Sharing his cultural perspective

Abegweit First Nations Chief Brian Francis has seen more interest in incorporating First Nations people’s stories and history into Prince Edward Island culture.

“People are finally paying attention,” Francis said.  “And it can’t come too soon.”

This is a photo of Abegweit First Nations Chief Brian Francis

Francis was recently appointed through Engage PEI to sit as a member of the Fathers of Confederation Buildings Trust. Among other duties, the trust oversees the use and administration of the Confederation Centre of the Arts, the national memorial to the Fathers of Confederation.

Engage PEI helps Islanders apply to volunteer on more than 70 provincial government agencies, boards, and commissions.  

Francis applied to volunteer on the trust because he felt it was time to ‘step up to the plate’ as First Nations and bring his unique cultural perspective to decisions made about art and programming in the Island’s capital.

 “They told me I would be a good fit for the board, but it wasn’t something I had thought of before. I am not artsy,” he joked.

But that’s not entirely accurate. Besides serving as the Chief of Abegweit First Nations for the last decade, Francis has played his 12-string guitar in the music ministry at St. Francis of Assisi Church in Cornwall and the Church of St. Martin in Cumberland.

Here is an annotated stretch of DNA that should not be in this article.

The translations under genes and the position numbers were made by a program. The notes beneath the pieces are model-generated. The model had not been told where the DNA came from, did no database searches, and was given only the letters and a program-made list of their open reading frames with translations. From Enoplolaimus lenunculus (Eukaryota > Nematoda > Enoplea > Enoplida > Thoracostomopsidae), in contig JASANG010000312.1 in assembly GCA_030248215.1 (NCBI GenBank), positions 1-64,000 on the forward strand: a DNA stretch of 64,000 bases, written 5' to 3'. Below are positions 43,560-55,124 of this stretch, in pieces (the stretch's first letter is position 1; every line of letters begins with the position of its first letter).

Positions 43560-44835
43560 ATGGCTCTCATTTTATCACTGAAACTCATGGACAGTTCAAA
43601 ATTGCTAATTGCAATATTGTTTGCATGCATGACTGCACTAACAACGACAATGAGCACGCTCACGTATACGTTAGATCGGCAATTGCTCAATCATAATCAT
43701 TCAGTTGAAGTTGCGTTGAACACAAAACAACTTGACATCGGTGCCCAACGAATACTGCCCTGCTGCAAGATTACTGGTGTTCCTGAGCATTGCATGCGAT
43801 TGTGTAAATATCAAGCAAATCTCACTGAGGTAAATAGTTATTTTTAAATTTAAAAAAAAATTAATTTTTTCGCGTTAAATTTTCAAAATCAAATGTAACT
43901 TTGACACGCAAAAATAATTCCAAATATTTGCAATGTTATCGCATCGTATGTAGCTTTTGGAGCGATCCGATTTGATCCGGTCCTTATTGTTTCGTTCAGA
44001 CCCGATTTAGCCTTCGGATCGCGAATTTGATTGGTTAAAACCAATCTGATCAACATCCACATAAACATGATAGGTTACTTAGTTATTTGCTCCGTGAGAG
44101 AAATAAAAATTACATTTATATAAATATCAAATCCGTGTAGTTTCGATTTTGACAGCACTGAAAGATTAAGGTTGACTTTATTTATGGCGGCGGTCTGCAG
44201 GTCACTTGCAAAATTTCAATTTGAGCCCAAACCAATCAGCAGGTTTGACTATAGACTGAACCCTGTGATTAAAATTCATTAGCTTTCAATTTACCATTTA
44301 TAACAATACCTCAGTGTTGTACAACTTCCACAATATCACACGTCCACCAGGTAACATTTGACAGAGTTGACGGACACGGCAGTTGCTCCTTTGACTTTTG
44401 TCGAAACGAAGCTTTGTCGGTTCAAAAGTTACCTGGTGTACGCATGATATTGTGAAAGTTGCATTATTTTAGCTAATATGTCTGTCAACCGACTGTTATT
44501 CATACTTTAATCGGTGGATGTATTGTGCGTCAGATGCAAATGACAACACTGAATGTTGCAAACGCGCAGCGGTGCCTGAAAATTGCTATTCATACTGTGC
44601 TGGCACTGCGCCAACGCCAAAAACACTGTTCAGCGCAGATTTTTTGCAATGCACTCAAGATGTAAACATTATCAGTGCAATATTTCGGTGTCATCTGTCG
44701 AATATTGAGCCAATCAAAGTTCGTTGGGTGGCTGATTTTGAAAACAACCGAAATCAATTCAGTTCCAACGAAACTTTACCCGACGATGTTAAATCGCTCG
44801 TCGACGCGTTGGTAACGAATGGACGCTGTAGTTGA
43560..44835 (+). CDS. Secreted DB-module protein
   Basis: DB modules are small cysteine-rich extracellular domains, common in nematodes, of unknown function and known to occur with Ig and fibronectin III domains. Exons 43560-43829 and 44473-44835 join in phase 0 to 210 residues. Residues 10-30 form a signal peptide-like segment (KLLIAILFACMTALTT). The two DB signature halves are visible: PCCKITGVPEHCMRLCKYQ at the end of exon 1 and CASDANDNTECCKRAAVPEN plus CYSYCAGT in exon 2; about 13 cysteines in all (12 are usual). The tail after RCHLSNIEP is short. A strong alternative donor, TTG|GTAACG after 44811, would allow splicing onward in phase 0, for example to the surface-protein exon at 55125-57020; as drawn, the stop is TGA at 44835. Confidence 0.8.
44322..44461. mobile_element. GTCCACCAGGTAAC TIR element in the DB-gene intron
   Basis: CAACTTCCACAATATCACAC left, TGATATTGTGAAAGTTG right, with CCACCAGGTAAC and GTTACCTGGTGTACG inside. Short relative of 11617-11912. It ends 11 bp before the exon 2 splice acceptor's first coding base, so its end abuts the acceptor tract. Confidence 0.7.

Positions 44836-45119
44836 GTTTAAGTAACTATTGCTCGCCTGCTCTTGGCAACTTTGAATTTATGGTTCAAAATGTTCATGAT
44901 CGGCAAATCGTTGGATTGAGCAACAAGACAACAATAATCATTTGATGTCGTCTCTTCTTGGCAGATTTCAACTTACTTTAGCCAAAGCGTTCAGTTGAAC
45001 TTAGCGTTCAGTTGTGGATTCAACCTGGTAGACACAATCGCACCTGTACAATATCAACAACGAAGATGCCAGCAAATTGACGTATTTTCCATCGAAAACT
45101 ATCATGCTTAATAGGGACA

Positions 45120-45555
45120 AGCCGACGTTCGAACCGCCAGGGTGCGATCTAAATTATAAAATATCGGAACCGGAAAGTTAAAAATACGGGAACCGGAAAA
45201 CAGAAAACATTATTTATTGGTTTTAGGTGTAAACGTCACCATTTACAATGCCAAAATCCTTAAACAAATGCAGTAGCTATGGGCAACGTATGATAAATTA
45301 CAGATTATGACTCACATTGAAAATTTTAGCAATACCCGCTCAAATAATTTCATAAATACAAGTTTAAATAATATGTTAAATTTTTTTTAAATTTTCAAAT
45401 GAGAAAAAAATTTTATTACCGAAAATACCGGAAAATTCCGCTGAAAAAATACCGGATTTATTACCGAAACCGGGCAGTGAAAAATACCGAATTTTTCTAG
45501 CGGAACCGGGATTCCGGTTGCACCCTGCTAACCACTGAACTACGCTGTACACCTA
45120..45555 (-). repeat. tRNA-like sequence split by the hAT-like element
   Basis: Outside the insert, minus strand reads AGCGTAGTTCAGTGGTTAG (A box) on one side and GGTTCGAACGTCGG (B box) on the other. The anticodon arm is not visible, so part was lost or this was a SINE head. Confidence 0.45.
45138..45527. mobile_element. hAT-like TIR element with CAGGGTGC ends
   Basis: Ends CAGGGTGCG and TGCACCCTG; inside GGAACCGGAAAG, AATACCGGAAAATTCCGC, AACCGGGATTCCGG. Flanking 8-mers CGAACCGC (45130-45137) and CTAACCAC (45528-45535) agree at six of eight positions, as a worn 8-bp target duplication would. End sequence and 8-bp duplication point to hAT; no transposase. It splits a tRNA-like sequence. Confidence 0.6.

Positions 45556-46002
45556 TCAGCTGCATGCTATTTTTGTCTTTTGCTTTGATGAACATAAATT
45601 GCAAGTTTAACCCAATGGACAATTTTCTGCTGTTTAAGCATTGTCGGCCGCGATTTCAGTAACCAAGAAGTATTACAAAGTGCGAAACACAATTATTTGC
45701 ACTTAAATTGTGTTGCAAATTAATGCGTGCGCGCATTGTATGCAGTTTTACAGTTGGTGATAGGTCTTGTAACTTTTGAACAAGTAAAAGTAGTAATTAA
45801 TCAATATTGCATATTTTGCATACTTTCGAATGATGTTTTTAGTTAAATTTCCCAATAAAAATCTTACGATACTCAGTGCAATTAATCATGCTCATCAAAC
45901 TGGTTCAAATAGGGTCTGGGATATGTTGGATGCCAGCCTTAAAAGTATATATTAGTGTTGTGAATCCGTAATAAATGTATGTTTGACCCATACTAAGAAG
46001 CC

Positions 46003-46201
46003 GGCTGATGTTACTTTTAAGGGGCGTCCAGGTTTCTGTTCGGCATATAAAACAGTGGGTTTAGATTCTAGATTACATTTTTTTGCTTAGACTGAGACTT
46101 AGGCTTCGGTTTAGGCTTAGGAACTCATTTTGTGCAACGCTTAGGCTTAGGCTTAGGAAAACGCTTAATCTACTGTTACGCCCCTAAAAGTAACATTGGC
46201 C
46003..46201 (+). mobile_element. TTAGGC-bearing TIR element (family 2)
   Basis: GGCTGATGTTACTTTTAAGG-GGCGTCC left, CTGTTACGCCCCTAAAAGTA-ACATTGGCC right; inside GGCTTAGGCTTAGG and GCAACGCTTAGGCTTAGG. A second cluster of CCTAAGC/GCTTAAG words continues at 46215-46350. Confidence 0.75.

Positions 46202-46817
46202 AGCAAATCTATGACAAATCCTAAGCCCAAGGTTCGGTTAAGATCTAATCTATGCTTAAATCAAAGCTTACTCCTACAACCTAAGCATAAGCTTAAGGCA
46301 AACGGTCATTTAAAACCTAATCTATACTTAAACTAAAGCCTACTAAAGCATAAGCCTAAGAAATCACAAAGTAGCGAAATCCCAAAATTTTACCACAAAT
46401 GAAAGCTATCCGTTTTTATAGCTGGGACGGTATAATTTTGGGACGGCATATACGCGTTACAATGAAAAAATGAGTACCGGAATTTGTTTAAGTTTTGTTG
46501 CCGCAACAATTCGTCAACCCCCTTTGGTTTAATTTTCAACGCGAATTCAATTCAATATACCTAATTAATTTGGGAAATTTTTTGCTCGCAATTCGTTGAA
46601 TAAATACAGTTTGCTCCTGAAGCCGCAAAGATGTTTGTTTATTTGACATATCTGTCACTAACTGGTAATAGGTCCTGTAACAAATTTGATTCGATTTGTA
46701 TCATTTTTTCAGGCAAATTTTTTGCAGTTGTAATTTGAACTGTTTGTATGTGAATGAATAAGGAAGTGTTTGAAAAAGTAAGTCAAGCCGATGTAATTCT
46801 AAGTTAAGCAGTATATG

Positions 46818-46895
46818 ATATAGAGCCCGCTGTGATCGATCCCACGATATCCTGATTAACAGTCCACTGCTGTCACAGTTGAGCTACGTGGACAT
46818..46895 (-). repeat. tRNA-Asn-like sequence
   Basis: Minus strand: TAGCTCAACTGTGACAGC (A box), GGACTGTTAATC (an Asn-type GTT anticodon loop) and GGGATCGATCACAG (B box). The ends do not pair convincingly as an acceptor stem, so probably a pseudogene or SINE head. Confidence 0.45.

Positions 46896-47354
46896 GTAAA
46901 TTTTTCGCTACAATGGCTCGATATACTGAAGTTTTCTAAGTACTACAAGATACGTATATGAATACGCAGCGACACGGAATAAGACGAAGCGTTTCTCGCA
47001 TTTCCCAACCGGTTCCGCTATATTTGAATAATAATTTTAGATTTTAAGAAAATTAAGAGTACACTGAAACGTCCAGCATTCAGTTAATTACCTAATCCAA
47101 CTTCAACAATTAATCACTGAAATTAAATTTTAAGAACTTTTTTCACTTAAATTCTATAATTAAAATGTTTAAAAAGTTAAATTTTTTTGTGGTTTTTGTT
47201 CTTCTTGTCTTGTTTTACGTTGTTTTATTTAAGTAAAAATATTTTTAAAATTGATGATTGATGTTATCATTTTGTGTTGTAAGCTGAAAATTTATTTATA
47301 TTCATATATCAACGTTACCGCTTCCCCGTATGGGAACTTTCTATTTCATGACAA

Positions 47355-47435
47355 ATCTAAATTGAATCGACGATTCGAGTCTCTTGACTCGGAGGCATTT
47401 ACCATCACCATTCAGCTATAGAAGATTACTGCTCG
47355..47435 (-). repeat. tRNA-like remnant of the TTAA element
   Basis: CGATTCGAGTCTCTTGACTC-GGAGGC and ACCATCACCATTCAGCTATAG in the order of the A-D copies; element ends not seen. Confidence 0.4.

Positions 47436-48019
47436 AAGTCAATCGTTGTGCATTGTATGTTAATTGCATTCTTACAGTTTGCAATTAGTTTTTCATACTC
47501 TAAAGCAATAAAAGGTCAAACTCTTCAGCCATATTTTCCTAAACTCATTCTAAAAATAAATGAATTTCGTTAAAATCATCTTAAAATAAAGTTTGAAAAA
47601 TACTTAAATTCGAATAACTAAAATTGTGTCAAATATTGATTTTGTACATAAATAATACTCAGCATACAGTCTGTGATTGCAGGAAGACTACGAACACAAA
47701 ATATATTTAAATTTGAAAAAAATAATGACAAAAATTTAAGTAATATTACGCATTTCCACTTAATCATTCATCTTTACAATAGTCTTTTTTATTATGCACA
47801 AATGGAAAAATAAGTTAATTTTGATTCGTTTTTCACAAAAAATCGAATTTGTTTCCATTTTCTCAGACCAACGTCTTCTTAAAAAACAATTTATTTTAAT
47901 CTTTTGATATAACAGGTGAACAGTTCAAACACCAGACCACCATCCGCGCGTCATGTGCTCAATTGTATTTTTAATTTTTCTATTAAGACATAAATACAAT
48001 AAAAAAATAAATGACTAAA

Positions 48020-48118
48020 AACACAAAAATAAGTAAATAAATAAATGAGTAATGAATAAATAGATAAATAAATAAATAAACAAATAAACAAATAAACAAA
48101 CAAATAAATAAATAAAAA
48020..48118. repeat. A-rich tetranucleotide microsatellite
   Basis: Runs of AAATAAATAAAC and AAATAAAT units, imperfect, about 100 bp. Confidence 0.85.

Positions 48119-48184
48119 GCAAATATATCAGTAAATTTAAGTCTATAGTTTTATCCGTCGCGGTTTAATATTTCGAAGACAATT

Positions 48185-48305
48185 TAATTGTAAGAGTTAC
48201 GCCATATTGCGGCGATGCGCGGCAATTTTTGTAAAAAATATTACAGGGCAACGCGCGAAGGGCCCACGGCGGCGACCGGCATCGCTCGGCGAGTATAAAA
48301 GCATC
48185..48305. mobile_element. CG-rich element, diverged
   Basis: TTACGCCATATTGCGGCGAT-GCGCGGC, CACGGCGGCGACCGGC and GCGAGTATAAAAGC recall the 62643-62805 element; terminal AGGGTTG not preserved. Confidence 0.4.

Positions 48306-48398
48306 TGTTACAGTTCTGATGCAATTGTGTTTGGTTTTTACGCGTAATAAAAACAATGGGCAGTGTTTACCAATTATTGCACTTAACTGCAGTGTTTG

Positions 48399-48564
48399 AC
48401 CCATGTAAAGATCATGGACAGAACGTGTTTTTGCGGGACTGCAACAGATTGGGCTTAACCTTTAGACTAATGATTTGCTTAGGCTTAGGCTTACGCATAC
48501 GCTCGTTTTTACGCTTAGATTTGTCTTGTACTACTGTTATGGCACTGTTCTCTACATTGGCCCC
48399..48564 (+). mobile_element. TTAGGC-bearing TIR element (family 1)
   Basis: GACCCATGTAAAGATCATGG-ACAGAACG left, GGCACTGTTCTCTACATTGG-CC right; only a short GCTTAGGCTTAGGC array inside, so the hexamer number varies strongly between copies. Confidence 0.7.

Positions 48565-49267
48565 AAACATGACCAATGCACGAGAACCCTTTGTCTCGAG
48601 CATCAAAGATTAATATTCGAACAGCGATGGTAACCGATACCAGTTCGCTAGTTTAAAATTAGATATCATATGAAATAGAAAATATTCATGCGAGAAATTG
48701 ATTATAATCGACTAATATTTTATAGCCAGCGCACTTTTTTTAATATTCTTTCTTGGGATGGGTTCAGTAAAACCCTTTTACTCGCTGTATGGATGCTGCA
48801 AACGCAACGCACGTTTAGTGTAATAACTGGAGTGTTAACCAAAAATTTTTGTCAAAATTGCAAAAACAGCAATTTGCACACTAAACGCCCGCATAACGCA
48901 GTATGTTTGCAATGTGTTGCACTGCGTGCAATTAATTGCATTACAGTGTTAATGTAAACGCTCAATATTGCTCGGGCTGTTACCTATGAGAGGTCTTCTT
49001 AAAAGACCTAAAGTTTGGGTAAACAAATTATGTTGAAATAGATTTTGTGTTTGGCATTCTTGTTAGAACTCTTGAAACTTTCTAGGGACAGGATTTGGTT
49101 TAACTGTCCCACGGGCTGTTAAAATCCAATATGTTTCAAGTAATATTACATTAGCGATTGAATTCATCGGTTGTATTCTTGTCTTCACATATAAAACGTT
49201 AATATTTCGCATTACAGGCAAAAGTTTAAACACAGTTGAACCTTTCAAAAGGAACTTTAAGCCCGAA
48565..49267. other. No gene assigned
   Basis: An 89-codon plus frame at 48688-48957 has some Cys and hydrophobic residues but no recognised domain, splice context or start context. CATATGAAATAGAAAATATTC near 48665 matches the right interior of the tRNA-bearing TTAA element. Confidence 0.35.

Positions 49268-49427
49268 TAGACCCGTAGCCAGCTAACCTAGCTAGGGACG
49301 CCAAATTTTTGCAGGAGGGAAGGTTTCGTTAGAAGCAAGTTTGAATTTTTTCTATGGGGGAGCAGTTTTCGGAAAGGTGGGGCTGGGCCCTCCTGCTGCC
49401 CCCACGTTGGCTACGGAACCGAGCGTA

Francis says he is particularly encouraged with efforts being made to incorporate The Secret Path into the Prince Edward Island school curriculum. The story of 12-year-old Chanie Wenjack, who died in 1966 trying to escape from a residential school, is a project by the Gord Downie of the Tragically Hip.

“We have to get to the young ones,” the Chief explained. “We were taught basically not to say anything about it (the residential schools) or that the goal was to take the Indian out of the Indian and colonialism was the way to go.”

Chief Francis says he is also happy to hear the Confederation Centre of the Arts is participating in the national Dreamcatcher project.  With support from the Canada 150 Fund, the Fathers of Confederation Buildings Trust will engage youth from across the country to create a new musical that reflects the cultural diversity of Canada, and demonstrates the dreams of the youth for the future.

Frances has been married to his wife Georgina for 35 years they have three grown children and three grandchildren.

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